In light of recent events, the Internet Society (ISOC) has posted a petition to maintain the multi-stakeholder model for Internet governance. This included a meeting of the United Nation’s Commission on Science and Technology for Development (CSTD), where a decision was made to create a Working Group on Improvements to the Internet Governance Forum (IGF). The membership of this Working Group is made up entirely of governments.
Also, let’s call a spade a spade here. This was a hastily called, special, meeting for a Monday night in Geneva. Why does that matter? Because it means that only UN Mission staff, not the deep subject matter experts, would even have a chance of attending. And even many of the Mission staff would not likely make it given the odd timing and short notice. But remarkably the Chair was able to rustle up enough staffers from the countries that tend to be anti-multistakeholder (the usual suspects) to have a vote – and lo and behold, its governments only! I hate to sound like a tinfoil hat-wearing conspiracy theorist, but it sure is a remarkable number of coincidences.
If you read this blog regularly, you know why I believe this multi-lateral approach to Internet governance is a mistake. If you don’t know my position, please read this, this, this, and especially this.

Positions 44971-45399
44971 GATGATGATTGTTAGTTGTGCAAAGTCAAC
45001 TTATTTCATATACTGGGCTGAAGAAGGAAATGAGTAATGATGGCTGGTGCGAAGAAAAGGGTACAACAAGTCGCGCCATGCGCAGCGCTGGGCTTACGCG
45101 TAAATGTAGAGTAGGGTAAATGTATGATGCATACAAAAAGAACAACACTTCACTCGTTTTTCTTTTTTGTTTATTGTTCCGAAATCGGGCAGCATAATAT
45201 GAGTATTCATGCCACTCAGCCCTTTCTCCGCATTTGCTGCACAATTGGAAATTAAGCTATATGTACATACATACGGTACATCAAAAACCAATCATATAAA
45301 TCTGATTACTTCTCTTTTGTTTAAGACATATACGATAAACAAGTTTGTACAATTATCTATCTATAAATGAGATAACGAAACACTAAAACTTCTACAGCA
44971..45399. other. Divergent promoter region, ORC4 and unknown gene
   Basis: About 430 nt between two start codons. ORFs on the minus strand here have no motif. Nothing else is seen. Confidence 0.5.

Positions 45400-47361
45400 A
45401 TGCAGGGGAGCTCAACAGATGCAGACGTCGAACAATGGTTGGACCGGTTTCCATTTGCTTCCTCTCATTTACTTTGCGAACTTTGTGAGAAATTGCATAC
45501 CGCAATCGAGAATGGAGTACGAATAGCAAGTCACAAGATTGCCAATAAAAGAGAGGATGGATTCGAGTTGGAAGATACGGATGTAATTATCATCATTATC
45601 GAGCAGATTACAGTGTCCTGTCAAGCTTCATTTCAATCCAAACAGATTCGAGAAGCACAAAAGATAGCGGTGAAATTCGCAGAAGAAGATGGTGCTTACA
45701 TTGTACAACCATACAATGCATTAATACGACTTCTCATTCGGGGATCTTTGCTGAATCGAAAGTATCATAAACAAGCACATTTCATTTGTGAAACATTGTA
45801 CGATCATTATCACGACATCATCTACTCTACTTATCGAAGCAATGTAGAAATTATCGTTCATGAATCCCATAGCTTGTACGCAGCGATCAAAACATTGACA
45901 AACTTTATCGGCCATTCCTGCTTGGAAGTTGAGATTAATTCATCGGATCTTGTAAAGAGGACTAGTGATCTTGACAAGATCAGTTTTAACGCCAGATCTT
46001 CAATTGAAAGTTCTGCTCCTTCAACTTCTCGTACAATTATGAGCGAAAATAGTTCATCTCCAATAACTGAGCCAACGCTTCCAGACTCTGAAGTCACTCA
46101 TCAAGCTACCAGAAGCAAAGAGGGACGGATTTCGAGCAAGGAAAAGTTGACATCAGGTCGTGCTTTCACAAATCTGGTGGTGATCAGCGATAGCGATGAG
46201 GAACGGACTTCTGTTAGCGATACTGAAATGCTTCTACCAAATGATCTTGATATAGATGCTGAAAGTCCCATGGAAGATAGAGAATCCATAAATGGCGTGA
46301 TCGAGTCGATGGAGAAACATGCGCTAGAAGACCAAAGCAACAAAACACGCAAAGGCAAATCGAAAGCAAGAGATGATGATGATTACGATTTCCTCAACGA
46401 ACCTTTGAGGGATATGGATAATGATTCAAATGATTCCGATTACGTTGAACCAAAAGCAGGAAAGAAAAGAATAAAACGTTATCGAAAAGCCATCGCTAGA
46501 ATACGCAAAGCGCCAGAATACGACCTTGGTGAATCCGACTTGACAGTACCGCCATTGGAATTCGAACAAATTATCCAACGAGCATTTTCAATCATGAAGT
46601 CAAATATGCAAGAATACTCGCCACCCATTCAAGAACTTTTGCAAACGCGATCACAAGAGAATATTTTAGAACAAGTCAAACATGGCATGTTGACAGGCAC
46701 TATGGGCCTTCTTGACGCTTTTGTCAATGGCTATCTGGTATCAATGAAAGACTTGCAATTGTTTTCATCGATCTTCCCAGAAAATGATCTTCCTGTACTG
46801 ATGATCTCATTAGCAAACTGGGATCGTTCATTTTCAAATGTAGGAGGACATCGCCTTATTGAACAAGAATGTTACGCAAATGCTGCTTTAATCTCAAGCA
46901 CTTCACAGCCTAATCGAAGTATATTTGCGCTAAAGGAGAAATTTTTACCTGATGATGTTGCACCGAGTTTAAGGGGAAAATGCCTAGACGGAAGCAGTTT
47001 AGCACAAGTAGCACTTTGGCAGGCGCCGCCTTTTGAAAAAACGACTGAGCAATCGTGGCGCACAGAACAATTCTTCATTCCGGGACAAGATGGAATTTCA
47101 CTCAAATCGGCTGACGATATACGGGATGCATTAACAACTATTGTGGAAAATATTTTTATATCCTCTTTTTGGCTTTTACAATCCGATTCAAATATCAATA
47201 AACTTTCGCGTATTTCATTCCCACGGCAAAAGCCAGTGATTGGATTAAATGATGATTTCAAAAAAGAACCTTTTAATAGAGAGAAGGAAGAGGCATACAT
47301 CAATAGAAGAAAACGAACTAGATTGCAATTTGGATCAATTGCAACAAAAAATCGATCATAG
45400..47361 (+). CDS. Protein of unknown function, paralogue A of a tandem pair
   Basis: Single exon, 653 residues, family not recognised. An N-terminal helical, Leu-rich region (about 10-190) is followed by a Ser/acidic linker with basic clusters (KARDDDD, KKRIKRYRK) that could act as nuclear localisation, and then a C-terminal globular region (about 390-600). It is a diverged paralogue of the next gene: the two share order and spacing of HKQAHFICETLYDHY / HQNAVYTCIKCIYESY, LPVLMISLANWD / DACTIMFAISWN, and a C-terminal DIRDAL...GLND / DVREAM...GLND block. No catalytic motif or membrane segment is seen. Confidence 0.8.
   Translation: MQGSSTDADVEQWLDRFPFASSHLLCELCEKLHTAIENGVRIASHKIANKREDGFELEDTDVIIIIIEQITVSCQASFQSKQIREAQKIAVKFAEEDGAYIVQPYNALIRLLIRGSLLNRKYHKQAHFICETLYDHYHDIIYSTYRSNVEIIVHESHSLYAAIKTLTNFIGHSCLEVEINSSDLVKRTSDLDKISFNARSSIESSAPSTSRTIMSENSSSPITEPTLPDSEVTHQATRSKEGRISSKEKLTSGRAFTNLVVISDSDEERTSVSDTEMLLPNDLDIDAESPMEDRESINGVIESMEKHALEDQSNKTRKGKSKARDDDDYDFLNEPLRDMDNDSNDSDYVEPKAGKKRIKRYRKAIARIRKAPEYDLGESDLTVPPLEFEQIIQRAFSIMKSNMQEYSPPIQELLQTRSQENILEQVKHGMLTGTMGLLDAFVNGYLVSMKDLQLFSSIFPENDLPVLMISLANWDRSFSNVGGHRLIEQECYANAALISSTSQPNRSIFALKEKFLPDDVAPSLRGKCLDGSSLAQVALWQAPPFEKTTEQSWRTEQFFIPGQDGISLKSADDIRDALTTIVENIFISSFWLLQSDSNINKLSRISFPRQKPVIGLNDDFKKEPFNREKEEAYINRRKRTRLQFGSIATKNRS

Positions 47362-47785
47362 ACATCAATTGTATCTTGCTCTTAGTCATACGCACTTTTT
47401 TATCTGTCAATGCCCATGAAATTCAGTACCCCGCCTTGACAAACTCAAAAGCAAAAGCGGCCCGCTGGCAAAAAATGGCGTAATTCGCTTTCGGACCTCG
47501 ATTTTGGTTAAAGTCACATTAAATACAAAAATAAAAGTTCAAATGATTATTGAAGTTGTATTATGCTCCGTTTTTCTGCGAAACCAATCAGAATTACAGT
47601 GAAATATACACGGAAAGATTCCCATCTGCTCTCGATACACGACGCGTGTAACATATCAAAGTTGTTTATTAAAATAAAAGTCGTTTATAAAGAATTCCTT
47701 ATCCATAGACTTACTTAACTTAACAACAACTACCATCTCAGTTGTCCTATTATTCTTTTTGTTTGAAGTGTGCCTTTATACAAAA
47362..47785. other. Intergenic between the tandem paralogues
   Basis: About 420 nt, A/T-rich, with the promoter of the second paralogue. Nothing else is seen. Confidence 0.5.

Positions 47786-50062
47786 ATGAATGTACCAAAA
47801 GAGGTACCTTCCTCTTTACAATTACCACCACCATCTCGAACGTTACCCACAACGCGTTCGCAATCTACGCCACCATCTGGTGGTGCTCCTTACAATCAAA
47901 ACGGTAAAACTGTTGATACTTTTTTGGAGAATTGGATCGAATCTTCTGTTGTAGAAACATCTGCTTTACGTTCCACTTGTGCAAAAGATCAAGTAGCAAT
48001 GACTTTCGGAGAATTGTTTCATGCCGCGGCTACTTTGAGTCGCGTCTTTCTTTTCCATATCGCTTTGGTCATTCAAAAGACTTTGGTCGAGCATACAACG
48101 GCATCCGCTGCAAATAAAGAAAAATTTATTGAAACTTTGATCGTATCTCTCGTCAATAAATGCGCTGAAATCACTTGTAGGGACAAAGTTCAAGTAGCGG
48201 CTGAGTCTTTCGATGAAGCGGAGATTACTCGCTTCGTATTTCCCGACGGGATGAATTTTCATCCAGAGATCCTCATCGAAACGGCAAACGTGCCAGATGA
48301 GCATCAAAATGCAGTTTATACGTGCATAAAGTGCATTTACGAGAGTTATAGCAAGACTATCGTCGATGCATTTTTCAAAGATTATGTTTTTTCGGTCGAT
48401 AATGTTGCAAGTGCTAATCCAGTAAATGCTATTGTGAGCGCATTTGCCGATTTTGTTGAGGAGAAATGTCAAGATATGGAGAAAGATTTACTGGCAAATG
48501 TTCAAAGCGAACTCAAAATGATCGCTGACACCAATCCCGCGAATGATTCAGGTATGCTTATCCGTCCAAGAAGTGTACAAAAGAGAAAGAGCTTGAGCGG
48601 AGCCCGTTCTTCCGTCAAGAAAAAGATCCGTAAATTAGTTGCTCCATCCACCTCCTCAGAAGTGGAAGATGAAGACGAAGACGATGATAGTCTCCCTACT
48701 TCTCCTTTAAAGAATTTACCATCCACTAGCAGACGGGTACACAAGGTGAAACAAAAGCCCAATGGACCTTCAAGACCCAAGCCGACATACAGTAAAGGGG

I will be signing the petition on behalf of CIRA. Are you going to sign ISOC’s petition?
I’m currently in Cartagena, Colombia at ICANN’s 39th International Meeting. This meeting started off with a bit of a bang with the U.S. government sending an aggressively worded letter to ICANN’s Board critical of the process regarding the launch of new gTLDs. Here’s Beckstrom’s carefully scripted opening remarks at the meeting; quite a well-crafted response in my opinion.
What’s interesting this time around is how the Governmental Advisory Committee (GAC) is making its presence felt. The GAC, not known as the fastest moving of ICANN committees, released this communiqué yesterday:
ICANN Governmental Advisory Committee Communique
In it, the GAC strongly called on the ICANN Board to delay its decision on new gTLDs, given numerous outstanding issues. The result? ICANN delayed finalizing the rules for new Internet extensions until a special meeting of the GAC can be held in the Spring of 2011, meaning that the earliest a decision will be made is when ICANN meets next.
I’d like to share some good news that has come out of our meeting in Cartagena. Heather Dryden, a Senior Policy Advisor with Industry Canada and a member of CIRA’s Board of Directors, was elected chair of the GAC. Heather has been acting as interim chair of the GAC for a while now, and has been a strong voice for government’s interests at ICANN, and for Canada. Congratulations, Heather!